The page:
Spirits of the Rockies: Reasserting an Indigenous Presence in Banff National Park
Published: September 2014© 2014
Imprint: University of Toronto Press
Page Count: 224 Pages
Illustrations: 7 colour illustrations, 15 b&w illustrations
Dimensions: 6.08 x 9.00
224 Pages, 6.08 x 9.00 x 0.58 in, 7 colour illustrations, 15 b&w illustrations
The Banff–Bow Valley in western Alberta is the heart of spiritual and economic life for the Nakoda peoples. While they were displaced from the region by the reserve system and the creation of Canada’s first national park, in the twentieth century the Nakoda reasserted their presence in the valley through involvement in regional tourism economies and the Banff Indian Days sporting festivals.
Drawing on extensive oral testimony from the Nakoda, supplemented by detailed analysis of archival and visual records, Spirits of the Rockies is a sophisticated account of the situation that these Indigenous communities encountered when they were denied access to the Banff National Park. Courtney W. Mason examines the power relations and racial discourses that dominated the eastern slopes of the Canadian Rocky Mountains and shows how the Nakoda strategically used the Banff Indian Days festivals to gain access to sacred lands and respond to colonial policies designed to repress their cultures.
1. Theorizing Power Relations in Colonial Histories
2. Colonial Encounters: Treaty 7, Missionaries, and the Constraints of the Reserve System
3. The Repression of Indigenous Subsistence Practices in Rocky Mountains Park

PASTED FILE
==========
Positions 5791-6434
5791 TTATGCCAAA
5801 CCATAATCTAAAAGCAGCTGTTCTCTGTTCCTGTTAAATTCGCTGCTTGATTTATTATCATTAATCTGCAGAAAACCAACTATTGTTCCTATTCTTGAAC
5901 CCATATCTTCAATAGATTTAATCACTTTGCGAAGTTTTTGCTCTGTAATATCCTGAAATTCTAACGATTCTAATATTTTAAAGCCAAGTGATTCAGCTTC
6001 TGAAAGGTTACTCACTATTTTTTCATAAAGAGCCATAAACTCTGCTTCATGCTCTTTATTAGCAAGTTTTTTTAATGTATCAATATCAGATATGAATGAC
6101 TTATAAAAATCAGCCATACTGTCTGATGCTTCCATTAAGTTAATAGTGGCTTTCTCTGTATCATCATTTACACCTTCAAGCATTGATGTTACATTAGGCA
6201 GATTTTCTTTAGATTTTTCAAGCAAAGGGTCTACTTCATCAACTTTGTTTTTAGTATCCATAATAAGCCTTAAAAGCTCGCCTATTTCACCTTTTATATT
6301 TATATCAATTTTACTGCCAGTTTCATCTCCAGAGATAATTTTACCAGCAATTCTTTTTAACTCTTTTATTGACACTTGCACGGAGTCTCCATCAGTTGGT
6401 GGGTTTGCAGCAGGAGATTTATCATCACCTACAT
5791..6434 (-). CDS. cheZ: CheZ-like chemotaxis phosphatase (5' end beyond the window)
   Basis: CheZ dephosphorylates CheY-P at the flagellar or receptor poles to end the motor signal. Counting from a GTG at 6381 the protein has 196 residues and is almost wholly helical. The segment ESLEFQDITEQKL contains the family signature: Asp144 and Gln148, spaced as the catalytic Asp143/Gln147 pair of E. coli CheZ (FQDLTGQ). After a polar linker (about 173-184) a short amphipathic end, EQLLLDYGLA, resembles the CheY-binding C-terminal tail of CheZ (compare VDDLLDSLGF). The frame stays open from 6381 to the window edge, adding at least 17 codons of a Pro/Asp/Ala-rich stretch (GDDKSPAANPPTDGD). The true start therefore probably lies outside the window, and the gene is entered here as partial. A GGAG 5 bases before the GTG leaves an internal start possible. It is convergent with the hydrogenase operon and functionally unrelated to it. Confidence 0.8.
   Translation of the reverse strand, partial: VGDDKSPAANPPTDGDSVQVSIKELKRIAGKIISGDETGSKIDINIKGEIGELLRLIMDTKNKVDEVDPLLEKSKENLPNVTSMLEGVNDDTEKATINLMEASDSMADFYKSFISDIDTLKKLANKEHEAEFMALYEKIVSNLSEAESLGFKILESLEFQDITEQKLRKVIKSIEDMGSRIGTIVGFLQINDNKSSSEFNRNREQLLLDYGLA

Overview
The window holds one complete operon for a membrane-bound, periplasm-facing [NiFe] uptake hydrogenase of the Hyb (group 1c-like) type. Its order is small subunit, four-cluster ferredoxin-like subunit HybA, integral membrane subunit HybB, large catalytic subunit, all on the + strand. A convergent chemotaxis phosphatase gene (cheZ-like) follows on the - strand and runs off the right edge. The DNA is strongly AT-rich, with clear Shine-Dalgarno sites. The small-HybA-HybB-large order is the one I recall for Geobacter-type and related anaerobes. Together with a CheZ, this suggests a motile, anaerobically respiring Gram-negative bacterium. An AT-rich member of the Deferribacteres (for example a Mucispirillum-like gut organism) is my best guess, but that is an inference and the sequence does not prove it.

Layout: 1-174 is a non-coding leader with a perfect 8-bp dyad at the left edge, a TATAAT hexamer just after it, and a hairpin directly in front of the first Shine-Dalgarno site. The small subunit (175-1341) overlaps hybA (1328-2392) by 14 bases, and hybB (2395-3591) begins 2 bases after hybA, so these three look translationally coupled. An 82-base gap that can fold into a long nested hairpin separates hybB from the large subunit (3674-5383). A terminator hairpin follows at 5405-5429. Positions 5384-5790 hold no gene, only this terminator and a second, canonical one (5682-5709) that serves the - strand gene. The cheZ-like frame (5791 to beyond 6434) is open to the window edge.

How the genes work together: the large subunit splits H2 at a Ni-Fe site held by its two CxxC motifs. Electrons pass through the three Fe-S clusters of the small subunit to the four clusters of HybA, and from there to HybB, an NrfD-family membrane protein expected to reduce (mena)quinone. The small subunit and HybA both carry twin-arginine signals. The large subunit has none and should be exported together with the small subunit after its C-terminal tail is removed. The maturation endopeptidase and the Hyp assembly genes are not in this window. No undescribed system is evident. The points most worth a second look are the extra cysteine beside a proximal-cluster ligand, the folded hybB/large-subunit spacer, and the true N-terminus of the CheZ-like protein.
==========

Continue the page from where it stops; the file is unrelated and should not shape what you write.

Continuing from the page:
4. Sporting and Tourism Festivals: Representations of Indigenous Peoples
5. Rethinking the Banff Indian Days as Critical Spaces of Cultural Exchange
6. Looking Back and Pushing Ahead
‘Spirits of the Rockies contributes most significantly to our understanding of the history of indigenous people’s participation in sport, recreation, and exhibition…Scholars in several disciplines will appreciate it.’Ted Binnema, The Canadian Journal of Native Studies vol35:01:2015
‘Mason offers a novel interpretation of the historical production of racialized indigeneity.’Anna J. Willow, Canadian Journal of History vol 51:03:2016
“When I first discovered mountain climbing and skiing in the 1960s, I did not think enough about the First Nations who have called the Rocky Mountains home for millennia. Reading this book has made me rethink my place in the Banff–Bow Valley and increased my awareness of our responsibility to honour the presence of First Nations and share this place with our Nakoda neighbours.” Chic Scott, author of 'Pushing the Limits: The Story of Canadian Mountaineering'
“Spirits of the Rockies is an important and timely book. Its dynamic account reframes the Banff–Bow Valley, placing indigenous actors and understandings at its centre. In the process, it explores the impacts wrought by colonialism, the opportunities brought by tourism, and the ways First Nations people have engaged with both. Its discussion of the contradictions at the heart of the Canadian experience and of indigenous resilience has special relevance today.” C. Richard King, Department of Critical Culture, Gender, and Race Studies, Washington State University
“A valuable piece of scholarship on Aboriginal peoples in Canada. Spirits of the Rockies will contribute to discussions on how we ‘do’ history and how we can understand complex power and racial relations in new ways.” Carly Adams, Department of Kinesiology and Physical Education, University of Lethbridge